duPont December 9, 2012 at 9:58 pm

Also, in the "civilised" world, we know how to spell, and those of us who have trouble know how to click the little button above the comment box that says "check spelling" to ensure we can spell civilized correctly.


Elenie December 10, 2012 at 1:27 am

People in countries other than the US spell words such as that using "s", not "z". Your little rant makes you appear to be rather foolish and parochial.


duPont December 13, 2012 at 12:14 am

I would love to know what country you are from to be stating that as a third world condition, because you certainly don't know most US rules and regulations, and last time I checked, the US is NOT a third world country.


Elenie December 13, 2012 at 1:35 am

Awww, and there I was thinking for a moment that Dan "duPont" Quayle had come back to give another spelling lesson.


Nicki November 24, 2012 at 7:34 am

Safety considerations? Massive fail – looks like that poor deceased kitty would have done better in the cargo hold.


Amanda November 24, 2012 at 1:12 pm

Only because the cat was apparently poisoned by the medication it received. Otherwise it can be dangerous for animals to be transported in cargo. Animals have died from very hot or cold temperatures. Because of that American Airlines won't allow pets in cargo hold when forecasted temperature is over 85 degrees or under 45 degrees. Also turbulence can cause pet carriers to be tossed around in cargo hold leading to injuries.


Substantial November 24, 2012 at 3:42 pm

If she'd left the cat at home where it belonged it would be alive and purring today. Instead, it's chasing balls of string and playing the harp up there in Kitty Heaven, all because its selfish owner decided she had to take it with her in the cabin of that plane. RIP Tiddles.


toch November 30, 2012 at 12:33 pm

When I fly, I keep my cats with me. I have read to many horror stories of people losing there pets and also finding them dead on the side of the road after airlines "lost the pet" ,and ive only had my cats on planes for international moves across oceans. I never had people as rude as you about bringing pets on board. I always have people saying how cute and what not. The flights attendants also always want to see them, and bring them extra milk they have left over from filling peoples coffee.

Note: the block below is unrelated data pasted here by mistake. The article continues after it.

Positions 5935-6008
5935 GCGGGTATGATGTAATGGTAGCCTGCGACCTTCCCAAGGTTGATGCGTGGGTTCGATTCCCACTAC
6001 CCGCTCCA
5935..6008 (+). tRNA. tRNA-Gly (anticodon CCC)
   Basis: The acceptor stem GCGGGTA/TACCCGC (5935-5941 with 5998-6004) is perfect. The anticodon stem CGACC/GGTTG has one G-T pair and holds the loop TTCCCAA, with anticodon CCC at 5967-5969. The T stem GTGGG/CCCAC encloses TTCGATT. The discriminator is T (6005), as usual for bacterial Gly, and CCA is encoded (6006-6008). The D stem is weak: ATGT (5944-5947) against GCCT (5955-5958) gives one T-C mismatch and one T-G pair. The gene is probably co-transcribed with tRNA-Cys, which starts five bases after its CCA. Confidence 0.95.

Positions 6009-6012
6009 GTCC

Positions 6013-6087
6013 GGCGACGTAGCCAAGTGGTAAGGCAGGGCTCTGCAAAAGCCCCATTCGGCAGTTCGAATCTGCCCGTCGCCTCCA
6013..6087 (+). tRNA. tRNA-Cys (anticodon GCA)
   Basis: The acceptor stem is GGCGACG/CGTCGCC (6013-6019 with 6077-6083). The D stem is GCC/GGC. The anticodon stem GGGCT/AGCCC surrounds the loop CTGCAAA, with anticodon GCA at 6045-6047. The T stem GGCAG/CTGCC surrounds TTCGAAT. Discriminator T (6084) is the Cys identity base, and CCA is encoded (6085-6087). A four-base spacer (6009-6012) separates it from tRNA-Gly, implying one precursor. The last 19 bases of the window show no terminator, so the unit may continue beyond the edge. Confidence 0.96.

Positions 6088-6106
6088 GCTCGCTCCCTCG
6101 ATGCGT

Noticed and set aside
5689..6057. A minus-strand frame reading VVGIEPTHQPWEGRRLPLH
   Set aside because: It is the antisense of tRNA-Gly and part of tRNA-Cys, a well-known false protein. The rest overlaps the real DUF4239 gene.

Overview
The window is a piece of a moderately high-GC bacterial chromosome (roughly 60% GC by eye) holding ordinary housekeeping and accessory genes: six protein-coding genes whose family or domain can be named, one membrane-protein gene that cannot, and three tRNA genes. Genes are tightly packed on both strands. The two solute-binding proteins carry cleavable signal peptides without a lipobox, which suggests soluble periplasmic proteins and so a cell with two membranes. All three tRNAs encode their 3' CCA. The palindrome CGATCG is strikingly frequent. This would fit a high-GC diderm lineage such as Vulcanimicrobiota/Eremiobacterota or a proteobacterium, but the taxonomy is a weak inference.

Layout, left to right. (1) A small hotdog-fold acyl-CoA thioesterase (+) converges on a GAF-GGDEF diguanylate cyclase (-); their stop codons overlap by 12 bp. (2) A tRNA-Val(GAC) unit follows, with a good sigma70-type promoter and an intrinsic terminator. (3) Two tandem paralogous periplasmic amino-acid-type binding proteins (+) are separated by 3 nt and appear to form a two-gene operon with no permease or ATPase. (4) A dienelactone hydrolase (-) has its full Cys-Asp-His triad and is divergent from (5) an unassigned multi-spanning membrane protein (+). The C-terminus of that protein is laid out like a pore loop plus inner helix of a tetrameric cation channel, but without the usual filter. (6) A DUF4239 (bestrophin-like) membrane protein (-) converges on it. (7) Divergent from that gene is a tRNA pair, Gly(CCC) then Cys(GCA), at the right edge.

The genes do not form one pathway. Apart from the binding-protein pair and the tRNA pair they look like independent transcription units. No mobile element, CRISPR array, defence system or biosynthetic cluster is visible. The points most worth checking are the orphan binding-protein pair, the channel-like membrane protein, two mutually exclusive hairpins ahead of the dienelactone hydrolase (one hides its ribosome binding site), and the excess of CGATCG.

Bull Herman December 8, 2012 at 9:16 pm

THANK YOU. AND GOD BLESS YOU AND THOSE FA'S YOU REFER TO. What airline did you fly? You should've given them a free line of advertising…

Jodi November 26, 2012 at 1:44 pm

Awww that poor child and cat. 🙁 How sad.


Jody November 28, 2012 at 9:52 am

Sounds like she gave her cat too much medication.


@RhovanionGirl February 5, 2014 at 2:52 pm

Or it was allergic to it. Poor thing.


Amber May 20, 2016 at 10:22 am

That or it just had a bad reaction to the pills.


Ambs December 8, 2012 at 9:43 pm

That is so sad… I can just imagine how devastating that might be to the girl! :'( Although apparently the cat would not have been any better off in the cargo hold; there are no temperature controls or anything and just too much can go wrong. Ugh. But I wouldn't bring a cat overseas or on any plane at all, actually, unless I was moving and had to. Or any animal, for that matter.


Ambs December 8, 2012 at 9:44 pm

***I meant to say that I've /read/ that there is no climate control in the cargo hold. I have not, however, experienced this first hand, for obvious reasons. >_>; (Never flew with a pet and hope dearly that I never have to!)***


Amber May 20, 2016 at 10:23 am

I would if I was moving. If I'm just travelling for a vacation that's what family and friends are for, and if no one can check on the animals there are kennels for that.


Manda December 13, 2012 at 9:24 am

And that's why you either 1. try medication out before traveling, so that if there is an emergency there are clinics and doctors available or 2. do not give animals medication before traveling. Besides the fact that it's a new medicine and might not be necessary, pets who are medicated are unable to stable themselves should the plane encounter turbulence.

And Substantial, I'm so glad I don't know you in real life. As a member of a military family, it's a privilege to be able to move and to be able to fly with our smaller family members. They -are- family.


MarkA December 31, 2012 at 11:56 am

Substantial, you're a f***ing idiot. Try reading the rules and regulations of the airlines you fly with. Many carriers do allow pets, if a small fee is paid. It's incumbent upon passengers with allergies, on these airlines, to inform the airline so safe seating arrangements can be made.


Kiki March 28, 2013 at 12:21 pm

Oh no!! That's so sad, but the way it was written did make me laugh a few times…just the thought of the poor FA having to bag up a dead cat. I've flown with my small dog quite a few times and he does great. He stays in his carrier and doesn't bother anyone. Lots of people fly with cats and small dogs. Not a big deal. I can't believe anyone would suggest that's uncivilized.


Stories From The Air April 21, 2013 at 5:42 am

I flew quite a few times from ports in India where we carried live animals for free and allowed them to fly at will in the cabin.


Notary Public May 22, 2013 at 12:29 am

Yes, but in India you would have eaten the pets as the inflight meal. Kitty curry? No thanks…


Maths en ligne May 20, 2013 at 12:33 pm

Ok !


toch December 15, 2012 at 10:44 am

I fly with Delta and Lufthansa airlines!